Hi, I am trying to analyze ChIP seq data for a factor which do not behave as a typical transcription factor. When I am using MACS2 i hardly get any significant peaks. Around 20. And when I perform Homer I get 20000. I am not able to understand which peak caller to go for. Macs is not even picking up peaks which I can visually see in IGV. Can somebody help me to understand the reason behind it. I am using broad peak calling option. If I decide to go ahead with Homer then on what basis I should filter my peaks. I am planning correlated binding profile with transcriptome data further.
I encountered this exact situation in the past and I made the decision to abandon both HOMER and MACS2. I spent, literally, months working with both programs using every possible parameter configuration but they were simply unable to detect the peaks correctly. As they couldn't identify peaks correctly, neither could any of the statistics from them be trusted.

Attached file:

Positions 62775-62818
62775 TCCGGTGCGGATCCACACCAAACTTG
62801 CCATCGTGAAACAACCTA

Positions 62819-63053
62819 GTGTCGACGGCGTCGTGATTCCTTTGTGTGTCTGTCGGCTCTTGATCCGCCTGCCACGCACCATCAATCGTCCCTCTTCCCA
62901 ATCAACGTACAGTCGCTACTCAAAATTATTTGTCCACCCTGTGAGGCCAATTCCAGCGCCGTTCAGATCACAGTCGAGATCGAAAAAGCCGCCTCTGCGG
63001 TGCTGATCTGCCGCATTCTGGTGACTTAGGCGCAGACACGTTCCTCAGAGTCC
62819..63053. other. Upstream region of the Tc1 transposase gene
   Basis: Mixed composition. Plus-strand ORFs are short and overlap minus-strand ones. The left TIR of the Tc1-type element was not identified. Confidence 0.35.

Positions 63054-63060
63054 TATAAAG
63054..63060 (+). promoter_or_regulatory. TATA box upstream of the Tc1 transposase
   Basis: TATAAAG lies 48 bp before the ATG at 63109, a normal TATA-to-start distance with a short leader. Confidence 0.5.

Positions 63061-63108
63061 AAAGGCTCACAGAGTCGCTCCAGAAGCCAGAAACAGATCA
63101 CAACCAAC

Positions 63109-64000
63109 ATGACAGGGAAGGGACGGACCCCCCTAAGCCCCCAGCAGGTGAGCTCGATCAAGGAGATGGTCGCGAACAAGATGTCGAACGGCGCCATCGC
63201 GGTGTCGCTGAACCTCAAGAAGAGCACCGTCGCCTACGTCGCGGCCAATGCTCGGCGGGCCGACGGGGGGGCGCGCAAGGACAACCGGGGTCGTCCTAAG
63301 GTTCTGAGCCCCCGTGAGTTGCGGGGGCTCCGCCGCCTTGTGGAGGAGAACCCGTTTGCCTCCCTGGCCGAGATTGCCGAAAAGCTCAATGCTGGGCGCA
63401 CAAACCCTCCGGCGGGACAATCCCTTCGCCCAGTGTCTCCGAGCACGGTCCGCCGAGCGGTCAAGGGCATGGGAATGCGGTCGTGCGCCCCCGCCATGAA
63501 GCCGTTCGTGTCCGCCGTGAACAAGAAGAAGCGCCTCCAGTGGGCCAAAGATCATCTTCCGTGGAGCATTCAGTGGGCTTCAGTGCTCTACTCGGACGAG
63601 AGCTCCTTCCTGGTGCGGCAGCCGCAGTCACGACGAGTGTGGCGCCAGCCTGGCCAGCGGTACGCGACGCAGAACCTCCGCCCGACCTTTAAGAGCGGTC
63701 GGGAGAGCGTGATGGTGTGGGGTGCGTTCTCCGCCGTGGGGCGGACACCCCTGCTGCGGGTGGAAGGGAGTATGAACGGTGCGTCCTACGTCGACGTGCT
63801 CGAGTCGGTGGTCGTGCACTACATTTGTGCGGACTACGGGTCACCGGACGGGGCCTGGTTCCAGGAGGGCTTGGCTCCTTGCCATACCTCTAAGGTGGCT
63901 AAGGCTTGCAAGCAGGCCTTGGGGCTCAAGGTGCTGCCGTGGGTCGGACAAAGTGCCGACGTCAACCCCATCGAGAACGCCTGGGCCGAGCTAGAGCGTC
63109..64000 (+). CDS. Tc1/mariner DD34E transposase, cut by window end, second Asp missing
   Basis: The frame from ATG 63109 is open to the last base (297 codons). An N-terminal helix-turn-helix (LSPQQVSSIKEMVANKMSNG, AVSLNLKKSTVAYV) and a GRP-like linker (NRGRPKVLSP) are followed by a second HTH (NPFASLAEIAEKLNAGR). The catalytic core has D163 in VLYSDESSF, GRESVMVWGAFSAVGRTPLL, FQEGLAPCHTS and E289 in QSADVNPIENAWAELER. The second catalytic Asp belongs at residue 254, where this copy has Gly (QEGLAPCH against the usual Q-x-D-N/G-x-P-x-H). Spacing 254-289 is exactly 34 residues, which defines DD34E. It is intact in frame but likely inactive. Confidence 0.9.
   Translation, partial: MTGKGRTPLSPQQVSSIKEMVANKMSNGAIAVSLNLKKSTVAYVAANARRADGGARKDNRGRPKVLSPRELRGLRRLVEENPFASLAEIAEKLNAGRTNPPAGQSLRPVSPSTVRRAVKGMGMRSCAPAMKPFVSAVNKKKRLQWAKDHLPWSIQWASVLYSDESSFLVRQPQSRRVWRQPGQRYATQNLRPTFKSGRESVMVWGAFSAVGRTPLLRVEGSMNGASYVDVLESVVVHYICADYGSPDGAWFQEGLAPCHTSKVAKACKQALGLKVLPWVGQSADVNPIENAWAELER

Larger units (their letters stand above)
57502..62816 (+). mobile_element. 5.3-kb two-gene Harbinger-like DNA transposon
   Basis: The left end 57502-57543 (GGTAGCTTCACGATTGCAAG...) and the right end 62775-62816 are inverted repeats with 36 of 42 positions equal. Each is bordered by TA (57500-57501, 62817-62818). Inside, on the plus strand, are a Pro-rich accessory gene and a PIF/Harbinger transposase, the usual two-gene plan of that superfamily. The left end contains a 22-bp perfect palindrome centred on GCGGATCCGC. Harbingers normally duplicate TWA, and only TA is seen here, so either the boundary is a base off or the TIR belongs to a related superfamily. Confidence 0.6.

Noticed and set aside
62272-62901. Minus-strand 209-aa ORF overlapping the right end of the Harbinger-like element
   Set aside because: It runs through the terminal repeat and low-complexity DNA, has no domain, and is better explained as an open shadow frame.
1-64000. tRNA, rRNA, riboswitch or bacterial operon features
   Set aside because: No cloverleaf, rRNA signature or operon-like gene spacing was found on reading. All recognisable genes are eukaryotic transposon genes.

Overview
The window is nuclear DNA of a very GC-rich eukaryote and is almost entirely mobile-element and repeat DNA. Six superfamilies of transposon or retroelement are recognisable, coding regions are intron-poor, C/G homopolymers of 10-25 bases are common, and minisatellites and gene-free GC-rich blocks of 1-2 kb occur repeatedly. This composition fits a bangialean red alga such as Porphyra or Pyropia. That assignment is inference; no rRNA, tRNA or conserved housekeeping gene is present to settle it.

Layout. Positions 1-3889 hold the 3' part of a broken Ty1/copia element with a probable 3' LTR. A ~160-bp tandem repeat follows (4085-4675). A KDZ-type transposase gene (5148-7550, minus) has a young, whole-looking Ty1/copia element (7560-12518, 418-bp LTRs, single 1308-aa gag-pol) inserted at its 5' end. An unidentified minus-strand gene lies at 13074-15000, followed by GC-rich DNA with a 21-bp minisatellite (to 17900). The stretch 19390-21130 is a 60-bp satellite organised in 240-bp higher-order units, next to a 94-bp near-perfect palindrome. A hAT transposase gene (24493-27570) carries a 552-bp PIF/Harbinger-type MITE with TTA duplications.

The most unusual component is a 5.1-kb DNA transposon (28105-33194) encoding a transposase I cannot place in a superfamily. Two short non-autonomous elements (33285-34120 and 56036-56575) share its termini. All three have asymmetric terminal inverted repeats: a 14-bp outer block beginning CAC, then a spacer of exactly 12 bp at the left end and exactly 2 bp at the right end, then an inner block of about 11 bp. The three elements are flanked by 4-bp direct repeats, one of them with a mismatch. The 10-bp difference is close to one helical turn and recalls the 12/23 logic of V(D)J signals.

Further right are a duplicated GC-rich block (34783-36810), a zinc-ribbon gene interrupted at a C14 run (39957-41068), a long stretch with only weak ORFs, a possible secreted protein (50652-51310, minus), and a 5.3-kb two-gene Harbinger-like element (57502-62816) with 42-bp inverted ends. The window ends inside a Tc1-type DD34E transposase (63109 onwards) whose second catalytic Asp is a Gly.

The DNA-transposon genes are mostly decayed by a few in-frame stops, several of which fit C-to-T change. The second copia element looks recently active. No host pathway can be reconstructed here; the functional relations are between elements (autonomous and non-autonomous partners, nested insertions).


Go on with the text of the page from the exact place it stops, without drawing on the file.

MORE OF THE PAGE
Two programs that worked better for me were:
- SICER (http://home.gwu.edu/~wpeng/Software.htm)
- deepTools (http://deeptools.readthedocs.io/en/latest/index.html)
SICER takes a while to understand, but you'll just have to read the manual. You could take a look at this presentation from a colleague in Boston: http://cistrome.org/~czang/data/SICERtest/ChIPseq_SICER_CZ.pdf
With deepTools, which I would say is the superior ChIP-seq analysis suite, the
bamCoverage function will help you to find peak regions, precisely, and then there are other functions that can allow you to compare. I think that producing a bedgraph peaks file with deepTools/bamCoverage and then feeding this into SICER for differential analysis is a possibility, but that's a pipeline that I've yet to try.